Many watches out there have been given nicknames. You can split them up into several categories, but they all have a clear reason for being there. Either the watch has been regularly seen on the wrist of a famous person or it has such clear characteristics that the nickname immediately (or after a bit of thinking) comes to mind when looking at the watch. Some watches even get a nickname because of a flaw that shows up many years after production. This can be due to materials changing over the years, fading in color or otherwise.
Rolex has a fair share of watches that are named after celebrities. Perhaps the most well-known watch is the “Paul Newman Daytona”. Produced in the late 60s and early 70s, this watch got its nickname from the legendary actor. Although there are different stories around, the nickname most likely began with the movie “Winning” from the late 60s. In this film, Paul Newman played a race car driver and wore a stainless steel chronograph. In the following years, Paul Newman was pictured in several publications wearing a Rolex Daytona 6239 with “exotic dial” on his wrist.
These exotic dial Daytonas are now the most famous vintage Rolex in the world. Interestingly enough, back in the day, this watch only retailed for roughly 300 dollars, but was hard to sell. Nowadays, they sell for exorbitant prices (one example was even sold for 1.1 million dollars at auction).
Chosen by Colour
Some watches have outspoken colour schemes that provide a nickname fairly easily. Good examples are the Rolex “Pepsi” or “Coke” GMT-Masters. The red and blue bezel combination clearly resembles the colours of the Pepsi Logo. The alternative red and black bezel quickly links to Coca-Cola. “Kermit” and “The Hulk” are the nicknames that have been given to the Rolex Submariner anniversary model and its unofficial successor. The LV in their titles is short for “lunette verde,” or ‘green bezel’ in English. Kermit was quickly adopted for the first version of the LV.
The later model, with its bigger case, strong green coloured ceramic bezel, and green-gold dial, became “The Hulk.” It didn’t take long for the nickname to appear and become generally accepted. Looking at the Rolex GMT-Master II BLNR with its blue and black ceramic bezel, the source of its nickname might be less clear, but while doing research, we actually found an online poll where the name “Batman” was chosen as the favourite name by contributors.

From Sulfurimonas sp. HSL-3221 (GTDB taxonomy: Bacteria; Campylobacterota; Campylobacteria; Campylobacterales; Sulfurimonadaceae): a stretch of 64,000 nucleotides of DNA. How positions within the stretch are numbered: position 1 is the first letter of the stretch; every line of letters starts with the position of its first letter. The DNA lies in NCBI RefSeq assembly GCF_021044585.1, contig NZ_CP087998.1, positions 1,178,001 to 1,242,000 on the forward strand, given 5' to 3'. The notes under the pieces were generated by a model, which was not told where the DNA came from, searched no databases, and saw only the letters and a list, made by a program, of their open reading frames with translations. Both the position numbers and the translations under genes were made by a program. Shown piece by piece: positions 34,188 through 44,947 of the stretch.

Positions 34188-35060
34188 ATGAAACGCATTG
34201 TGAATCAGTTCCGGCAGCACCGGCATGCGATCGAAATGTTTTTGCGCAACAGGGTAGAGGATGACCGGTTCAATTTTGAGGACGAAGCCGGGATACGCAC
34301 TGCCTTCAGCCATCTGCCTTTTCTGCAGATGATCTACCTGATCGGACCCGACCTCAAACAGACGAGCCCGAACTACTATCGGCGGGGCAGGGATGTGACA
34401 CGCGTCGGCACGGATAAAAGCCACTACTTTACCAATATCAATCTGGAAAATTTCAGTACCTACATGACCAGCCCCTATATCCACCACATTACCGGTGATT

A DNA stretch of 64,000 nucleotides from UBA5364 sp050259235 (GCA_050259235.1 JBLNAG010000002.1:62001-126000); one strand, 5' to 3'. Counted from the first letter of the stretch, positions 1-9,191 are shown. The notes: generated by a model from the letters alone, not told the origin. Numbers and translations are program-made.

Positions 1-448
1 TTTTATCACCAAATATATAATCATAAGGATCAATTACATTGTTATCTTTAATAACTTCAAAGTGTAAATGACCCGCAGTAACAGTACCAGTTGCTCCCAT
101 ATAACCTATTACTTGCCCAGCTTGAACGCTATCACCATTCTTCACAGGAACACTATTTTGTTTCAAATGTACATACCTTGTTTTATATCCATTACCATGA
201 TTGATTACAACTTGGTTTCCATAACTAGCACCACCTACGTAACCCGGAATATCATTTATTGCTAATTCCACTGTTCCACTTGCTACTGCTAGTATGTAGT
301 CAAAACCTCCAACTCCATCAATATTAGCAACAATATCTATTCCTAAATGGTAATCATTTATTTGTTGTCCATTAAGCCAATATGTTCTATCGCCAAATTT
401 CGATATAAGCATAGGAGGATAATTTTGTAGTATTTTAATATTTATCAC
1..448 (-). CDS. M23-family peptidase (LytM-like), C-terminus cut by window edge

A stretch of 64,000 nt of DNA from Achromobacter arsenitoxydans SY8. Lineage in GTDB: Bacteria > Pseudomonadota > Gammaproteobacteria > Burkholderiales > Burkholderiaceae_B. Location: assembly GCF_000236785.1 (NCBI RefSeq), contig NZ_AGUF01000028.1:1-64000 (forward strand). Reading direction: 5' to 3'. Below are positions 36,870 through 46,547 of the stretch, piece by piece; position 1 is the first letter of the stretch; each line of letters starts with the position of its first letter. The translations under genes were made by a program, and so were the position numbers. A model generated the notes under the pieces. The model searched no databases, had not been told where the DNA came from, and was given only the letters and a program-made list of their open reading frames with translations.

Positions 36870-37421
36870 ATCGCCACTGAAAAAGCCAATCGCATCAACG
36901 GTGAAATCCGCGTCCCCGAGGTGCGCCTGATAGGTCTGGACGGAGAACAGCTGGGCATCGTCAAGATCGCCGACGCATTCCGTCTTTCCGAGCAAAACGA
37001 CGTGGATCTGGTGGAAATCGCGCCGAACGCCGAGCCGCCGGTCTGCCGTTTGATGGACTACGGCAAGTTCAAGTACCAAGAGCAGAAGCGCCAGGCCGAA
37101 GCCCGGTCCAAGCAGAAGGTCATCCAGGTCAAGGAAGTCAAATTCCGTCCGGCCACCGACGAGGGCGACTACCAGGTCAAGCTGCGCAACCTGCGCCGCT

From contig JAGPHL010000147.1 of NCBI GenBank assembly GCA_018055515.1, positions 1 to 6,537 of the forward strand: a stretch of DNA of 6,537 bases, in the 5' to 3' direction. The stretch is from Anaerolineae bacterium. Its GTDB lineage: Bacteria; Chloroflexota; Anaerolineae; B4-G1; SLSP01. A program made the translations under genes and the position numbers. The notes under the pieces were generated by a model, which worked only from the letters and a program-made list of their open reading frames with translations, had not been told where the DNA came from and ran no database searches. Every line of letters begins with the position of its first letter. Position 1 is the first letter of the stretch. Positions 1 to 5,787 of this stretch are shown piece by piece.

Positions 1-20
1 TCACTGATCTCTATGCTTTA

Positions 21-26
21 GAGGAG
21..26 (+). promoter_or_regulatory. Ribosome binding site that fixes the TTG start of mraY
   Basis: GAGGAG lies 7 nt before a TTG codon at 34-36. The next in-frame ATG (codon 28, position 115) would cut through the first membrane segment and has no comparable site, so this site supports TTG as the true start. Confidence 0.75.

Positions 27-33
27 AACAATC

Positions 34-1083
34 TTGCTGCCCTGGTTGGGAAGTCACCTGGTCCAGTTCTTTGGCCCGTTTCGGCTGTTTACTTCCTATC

It’s All in the Details
Specific details that catch your attention can also be the reason for certain watch nicknames. The Rolex Sea-Dweller that has been sold for several years with two lines of red writing is known as the “Double Red” or “DRSD.” When the red writing disappeared and the four lines of writing on the lower part of the dial changed to white again, they came up with the name “Great White”.
The Rolex Explorer 1655 featured a significantly large 24-hour hand that was shaped like an arrow. Due to this hand, this model was given the name “Freccione”, which is Italian for ‘arrow.’
Beauty of the Ageing Process
Back in the day, there were always batches of Rolex watches out there that “suffered” some process that made specific parts of the watch change colour. Good examples of this would be dials whose surfaces changed into something that resembled a spider web. These were thus named the “Spider Dials”. The subdials on some Rolex Daytona models with reference 16520 have oxidised and turned a dark brown colour. Auctioneer Osvaldo Patrizzi, who discovered this while selling the watch during an auction, was the inspiration for the nickname “Patrizzi dial”. Apparently, the watch sold for double its estimate at the time.
Watches are slightly different from other luxury objects. This is especially true with vintage items. Some watches actually earn their nickname or extra name from a process that could be considered a defect in other branches. Great examples of this are watches with a faded bezel or dial. The impact of many years of wear and tear may fade away the deep colour, yet this is considered unique by many collectors. Having a ‘tropical’ dial is considered an unique selling point that ads value. Watches with faded bezels are often given the name “ghost”.
From the Movies
It’s not just Rolex that has (a lot of) nicknames for their watches, many other brands have them as well. The late Chuck Maddox, who was a watch collector and expert on vintage watches, as well as a fan of sci-fi movies (hence the Star Wars connection) came up with several nicknames. He coined the “Darth Vader” and “Anakin Skywalker” Seamaster with reference 145.0023, which was available with a deep black coated case, hence the “Darth Vader.”
The contrast couldn’t be greater to the one in steel that “hasn’t turned to the dark side yet” and is thus referred to as “Anakin Skywalker.” Lastly, the “Jedi” has the reference number 145.0024, however, an auction house catalog once mistakenly called the wrong watch the Jedi and people have mixed it up ever since.